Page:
LONDON — British Prime Minister David Cameron has ruled out a boycott of the 2014 Winter Olympics, saying that attending the games is a better way of tackling prejudice against gays.
Cameron was responding Saturday to a letter from British actor and writer Stephen Fry, who called for the Olympics to be taken away from Sochi because of a new Russian law that bans "propaganda of nontraditional sexual relations" and imposes fines on those holding gay pride rallies.
Echoing remarks made by President Barack Obama a day earlier, Cameron used Twitter to say he shares the actor's "deep concern about the abuse of gay people in Russia."
Cameron said believes prejudice can be better challenged by attending — rather than boycotting — the Olympics.
Fry had written an open letter to Cameron and the International Olympic Committee (IOC) this week calling for Russia to be stripped of its right to host the Games over a "barbaric" new law banning the spread of information about homosexuality to minors.
Activists say the law, signed by Russian President Vladimir Putin in June, can be used for a broad crackdown on gay people.
Replying to Fry on his Twitter page, Cameron said: "Thank you for your note @stephenfry. I share your deep concern about the abuse of gay people in Russia.
"However, I believe we can better challenge prejudice as we attend, rather than boycotting the Winter Olympics."
Cameron's comments came the same day hundreds turned out in London to protest the Russian law and amid a growing global campaign against Russia hosting of the Games, its biggest ever sporting event which is due to open in six months.
Gathering in the British capital near Cameron's residence and the foreign ministry, demonstrators called for the government to push Russia to repeal the laws.
Clutching banners bearing slogans such as "Love Russia. Hate Homophobia" and rainbow flags, protesters called for a change in the policy that has attracted criticism from world leaders including U.S. President Barack Obama.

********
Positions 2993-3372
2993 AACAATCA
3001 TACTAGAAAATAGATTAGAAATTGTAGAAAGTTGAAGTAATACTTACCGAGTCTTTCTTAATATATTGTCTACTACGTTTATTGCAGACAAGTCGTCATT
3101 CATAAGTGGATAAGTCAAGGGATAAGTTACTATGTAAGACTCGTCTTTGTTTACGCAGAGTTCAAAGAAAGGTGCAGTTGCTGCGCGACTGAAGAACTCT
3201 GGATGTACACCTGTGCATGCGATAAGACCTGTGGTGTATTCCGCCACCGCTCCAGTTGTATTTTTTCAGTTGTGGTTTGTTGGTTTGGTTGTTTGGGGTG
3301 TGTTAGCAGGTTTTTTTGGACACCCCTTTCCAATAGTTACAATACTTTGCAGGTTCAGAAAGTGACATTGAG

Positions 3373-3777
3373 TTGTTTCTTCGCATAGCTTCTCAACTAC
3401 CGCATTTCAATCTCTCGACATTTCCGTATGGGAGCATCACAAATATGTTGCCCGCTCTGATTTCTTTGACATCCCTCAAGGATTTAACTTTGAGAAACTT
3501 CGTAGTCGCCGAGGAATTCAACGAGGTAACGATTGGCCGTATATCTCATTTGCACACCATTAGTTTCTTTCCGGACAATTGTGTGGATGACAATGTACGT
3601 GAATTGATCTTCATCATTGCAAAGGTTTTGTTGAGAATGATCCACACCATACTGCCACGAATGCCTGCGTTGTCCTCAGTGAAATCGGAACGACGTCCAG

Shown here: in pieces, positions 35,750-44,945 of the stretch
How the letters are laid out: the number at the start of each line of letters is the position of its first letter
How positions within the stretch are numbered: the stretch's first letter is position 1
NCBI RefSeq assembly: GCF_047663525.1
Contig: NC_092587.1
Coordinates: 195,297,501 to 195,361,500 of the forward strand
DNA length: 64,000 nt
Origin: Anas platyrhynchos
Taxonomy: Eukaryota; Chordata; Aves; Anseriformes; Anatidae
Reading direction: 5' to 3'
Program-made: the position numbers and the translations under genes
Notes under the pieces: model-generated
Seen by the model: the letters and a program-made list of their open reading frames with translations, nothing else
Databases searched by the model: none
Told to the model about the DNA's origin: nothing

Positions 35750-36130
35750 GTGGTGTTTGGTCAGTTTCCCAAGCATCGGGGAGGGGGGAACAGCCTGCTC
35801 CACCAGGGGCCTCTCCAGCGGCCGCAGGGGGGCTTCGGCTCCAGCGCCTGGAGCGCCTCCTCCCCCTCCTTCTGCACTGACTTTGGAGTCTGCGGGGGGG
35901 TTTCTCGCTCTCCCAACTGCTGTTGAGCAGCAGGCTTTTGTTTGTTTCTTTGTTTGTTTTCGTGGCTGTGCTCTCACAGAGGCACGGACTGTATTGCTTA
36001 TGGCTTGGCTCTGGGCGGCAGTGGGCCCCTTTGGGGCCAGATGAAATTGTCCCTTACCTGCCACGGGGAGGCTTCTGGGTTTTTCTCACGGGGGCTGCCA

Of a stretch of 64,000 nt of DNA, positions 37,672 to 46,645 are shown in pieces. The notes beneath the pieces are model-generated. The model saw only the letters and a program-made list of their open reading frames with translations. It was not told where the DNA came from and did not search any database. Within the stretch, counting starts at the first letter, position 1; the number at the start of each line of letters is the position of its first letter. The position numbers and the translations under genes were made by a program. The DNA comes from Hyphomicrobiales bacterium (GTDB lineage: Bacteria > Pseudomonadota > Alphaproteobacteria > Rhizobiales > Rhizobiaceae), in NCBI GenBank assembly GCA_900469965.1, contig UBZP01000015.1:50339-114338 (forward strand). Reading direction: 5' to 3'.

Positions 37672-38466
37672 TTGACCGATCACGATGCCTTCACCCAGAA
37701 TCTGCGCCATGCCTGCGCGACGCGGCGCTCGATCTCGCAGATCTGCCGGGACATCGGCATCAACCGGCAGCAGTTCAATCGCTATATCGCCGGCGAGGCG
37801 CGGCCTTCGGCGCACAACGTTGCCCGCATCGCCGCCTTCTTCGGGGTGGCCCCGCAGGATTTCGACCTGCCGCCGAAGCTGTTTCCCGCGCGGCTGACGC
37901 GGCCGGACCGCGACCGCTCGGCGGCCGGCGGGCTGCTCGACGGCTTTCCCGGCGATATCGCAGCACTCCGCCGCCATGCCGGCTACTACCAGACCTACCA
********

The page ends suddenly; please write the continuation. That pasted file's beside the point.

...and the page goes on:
On Friday, Olympic president Jacques Rogge asked Russia to explain how the country will implement the law in detail ahead of next year's Sochi Winter Olympics. Gays bars in the United States and other countries began boycotting Russian vodka earlier this month in protest at the laws.
In his letter to Cameron and the IOC, Fry, an openly gay actor and author, described the new Russian law as "barbaric, fascist" and likened Putin's drive against homosexuality to Adolf Hitler's persecution of Jews.
"An absolute ban on the Russian Winter Olympics of 2014 in Sochi is simply essential," Fry wrote.
"Stage them elsewhere in Utah, Lillehammer, anywhere you like. At all costs Putin cannot be seen to have the approval of the civilized world."
Fry boasts six million followers on Twitter and is a well-known figure in Russia through his television roles, particularly in the Jeeves and Wooster series based on the books by P.G. Wodehouse, and his novels.
He visited Russia in March this year to interview one of the initiators of the anti-gay law in St. Petersburg.
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